Photos by drone fill business, artistic needs

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Capital News Service
LANSING — The jury is still out on regulations for unmanned aircraft, but that’s not stopping a Michigan business from using them commercially.
Hovershots Aerial Photography and Video APV uses remote controlled helicopters – popularly known as drones – to capture video footage that is otherwise inaccessible or extremely expensive.

The Hovershots team flies one of their unmanned vehicles. (Photo: Hovershots APV)

The Hovershots team flies one of their unmanned vehicles. (Photo: Hovershots APV)

The company’s recent picture of a record-breaking flotilla of kayaks on Suttons Bay in northern Lake Michigan made it into the Guinness Book of World Records.
Hovershots owner Kevin Haley, 50, from Linden near Flint, has more than 25 years experience with remote controlled systems. But in the past he has only had access to shoddy cameras to attach to them.
So when Haley, a health and nutrition storeowner, began researching drones and state-of-the-art cameras, he saw an incredible business opportunity, Haley said.

The research began in January of 2013. By April he was sold. Haley brought his 21-year-old son, Brandon Haley, on board to be the business’s creative director as he had more than six years of experience with graphic art.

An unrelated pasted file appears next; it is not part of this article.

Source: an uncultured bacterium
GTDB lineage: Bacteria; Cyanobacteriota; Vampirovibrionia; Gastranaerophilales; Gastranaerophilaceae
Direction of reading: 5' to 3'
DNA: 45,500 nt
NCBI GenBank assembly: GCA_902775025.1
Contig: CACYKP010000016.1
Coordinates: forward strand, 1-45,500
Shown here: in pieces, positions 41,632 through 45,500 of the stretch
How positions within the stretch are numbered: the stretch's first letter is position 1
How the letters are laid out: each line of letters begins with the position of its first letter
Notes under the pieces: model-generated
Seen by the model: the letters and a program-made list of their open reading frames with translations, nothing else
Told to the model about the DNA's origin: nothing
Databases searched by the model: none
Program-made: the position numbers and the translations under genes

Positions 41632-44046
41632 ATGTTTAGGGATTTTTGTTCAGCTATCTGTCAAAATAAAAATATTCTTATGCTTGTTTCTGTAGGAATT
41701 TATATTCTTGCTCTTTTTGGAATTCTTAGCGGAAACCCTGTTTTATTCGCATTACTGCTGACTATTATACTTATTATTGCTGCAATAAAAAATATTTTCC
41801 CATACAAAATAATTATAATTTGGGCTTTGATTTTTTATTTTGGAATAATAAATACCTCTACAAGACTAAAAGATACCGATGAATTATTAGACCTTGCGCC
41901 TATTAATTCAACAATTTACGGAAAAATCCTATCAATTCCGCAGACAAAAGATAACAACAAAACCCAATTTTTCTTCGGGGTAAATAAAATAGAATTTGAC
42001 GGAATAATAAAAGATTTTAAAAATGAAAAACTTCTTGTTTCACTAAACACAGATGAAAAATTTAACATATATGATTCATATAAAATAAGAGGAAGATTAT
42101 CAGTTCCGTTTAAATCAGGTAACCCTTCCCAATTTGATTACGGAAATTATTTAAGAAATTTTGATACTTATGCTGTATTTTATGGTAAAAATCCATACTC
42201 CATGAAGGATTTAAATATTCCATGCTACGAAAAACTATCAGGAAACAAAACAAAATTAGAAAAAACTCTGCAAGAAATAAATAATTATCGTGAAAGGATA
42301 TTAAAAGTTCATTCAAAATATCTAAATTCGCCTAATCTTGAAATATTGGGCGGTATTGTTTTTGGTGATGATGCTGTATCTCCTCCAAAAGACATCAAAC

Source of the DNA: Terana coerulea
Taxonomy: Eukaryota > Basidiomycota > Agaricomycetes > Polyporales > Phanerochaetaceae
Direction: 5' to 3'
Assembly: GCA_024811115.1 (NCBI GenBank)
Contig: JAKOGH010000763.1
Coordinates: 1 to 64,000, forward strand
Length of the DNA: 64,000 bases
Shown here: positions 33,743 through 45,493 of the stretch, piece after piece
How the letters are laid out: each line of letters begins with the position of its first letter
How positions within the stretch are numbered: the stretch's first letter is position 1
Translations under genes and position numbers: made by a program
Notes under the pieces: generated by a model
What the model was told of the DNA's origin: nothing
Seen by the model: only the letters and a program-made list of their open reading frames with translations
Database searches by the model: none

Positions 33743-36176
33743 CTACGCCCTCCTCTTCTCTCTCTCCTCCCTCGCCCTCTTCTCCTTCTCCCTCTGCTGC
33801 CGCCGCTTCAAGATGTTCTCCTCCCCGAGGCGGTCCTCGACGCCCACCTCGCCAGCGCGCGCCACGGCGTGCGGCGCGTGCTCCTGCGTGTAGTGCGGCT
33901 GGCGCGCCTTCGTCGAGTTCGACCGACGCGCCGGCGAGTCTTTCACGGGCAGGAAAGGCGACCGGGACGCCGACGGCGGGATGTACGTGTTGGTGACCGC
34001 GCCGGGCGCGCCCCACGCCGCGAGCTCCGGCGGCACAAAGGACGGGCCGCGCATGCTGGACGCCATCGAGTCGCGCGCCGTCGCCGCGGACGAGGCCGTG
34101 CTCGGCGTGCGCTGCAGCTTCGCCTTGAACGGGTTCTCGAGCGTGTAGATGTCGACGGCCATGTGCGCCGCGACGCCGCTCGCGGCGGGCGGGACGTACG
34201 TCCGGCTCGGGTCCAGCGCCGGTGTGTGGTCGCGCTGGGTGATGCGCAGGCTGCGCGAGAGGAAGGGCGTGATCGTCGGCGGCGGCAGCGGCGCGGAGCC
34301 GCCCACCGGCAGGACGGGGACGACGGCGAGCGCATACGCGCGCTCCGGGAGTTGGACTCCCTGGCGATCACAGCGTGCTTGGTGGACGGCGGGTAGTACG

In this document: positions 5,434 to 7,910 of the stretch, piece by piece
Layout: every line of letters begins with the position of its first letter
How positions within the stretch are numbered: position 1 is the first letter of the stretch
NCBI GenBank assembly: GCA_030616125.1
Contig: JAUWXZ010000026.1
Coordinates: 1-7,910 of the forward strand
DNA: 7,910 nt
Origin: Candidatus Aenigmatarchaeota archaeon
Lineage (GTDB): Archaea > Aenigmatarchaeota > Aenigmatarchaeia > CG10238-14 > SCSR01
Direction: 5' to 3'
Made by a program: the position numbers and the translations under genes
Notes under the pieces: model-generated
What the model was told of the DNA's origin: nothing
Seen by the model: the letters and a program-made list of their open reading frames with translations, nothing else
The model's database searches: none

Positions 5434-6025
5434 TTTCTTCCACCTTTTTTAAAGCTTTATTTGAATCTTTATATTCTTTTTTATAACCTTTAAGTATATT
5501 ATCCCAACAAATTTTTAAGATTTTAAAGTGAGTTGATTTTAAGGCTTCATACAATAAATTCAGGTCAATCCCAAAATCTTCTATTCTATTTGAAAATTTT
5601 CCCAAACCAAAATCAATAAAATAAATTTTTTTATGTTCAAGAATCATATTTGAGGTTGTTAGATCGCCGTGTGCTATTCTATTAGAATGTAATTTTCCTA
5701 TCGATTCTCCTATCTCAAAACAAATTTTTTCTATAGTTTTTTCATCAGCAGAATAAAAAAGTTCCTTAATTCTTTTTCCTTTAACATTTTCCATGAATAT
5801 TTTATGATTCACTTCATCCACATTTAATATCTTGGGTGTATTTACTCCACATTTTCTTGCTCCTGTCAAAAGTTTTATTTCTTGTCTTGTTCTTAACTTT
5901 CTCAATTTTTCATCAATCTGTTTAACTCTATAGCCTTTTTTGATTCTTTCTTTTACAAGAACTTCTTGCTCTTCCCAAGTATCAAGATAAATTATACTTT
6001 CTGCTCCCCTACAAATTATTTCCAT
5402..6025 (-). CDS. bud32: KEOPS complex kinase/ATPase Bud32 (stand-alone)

The father has the experience to handle and maintain the drones, the son uses his knack for visuals to direct him to good shots. Brandon Haley also puts together and edits video packages for clients
The business launched in April and instantly found a customer.
“When hired right away I knew it would be a viable business,” Haley said.
The first assignment was a six-minute video showcasing the Shiawassee River for three neighboring communities sharing the river: Linden, Fenton and Holly. The project was shot for the Michigan Municipal League Community Excellence Award and the communities now use it to promote their areas, Haley said.
Other clients have included real-estate agents and marathon organizers, like the Crim Race in Flint. The company’s drones captured aerial footage of thousands of runners.
The drone is the company’s calling card, but the real service comes from the finished product, oftentimes a video, Haley said.The company’s  drone shot pictures of  a record-breaking 2,099 kayaks in a flotilla, with all kayaks or their operators touching in some way, Haley said. Guinness confirmed Nov. 20 that it beat the previous record of 1,902, set in 2011 at Inlet Lake, N.Y.
Haley said he contacted Suttons Bay school officials when he found out there was going to be a second attempt August 31 at the record. He was hired to photograph the event from the air.
This shot, as well as many others done by Hovershots APV, was taken by the three-pound SteadiDrone QU4D RTF. That is a drone with four rotors retailing around $1,600. Haley said he prefers this drone because it folds up quickly and easily, which allows for convenient and timely set-up when they are on location.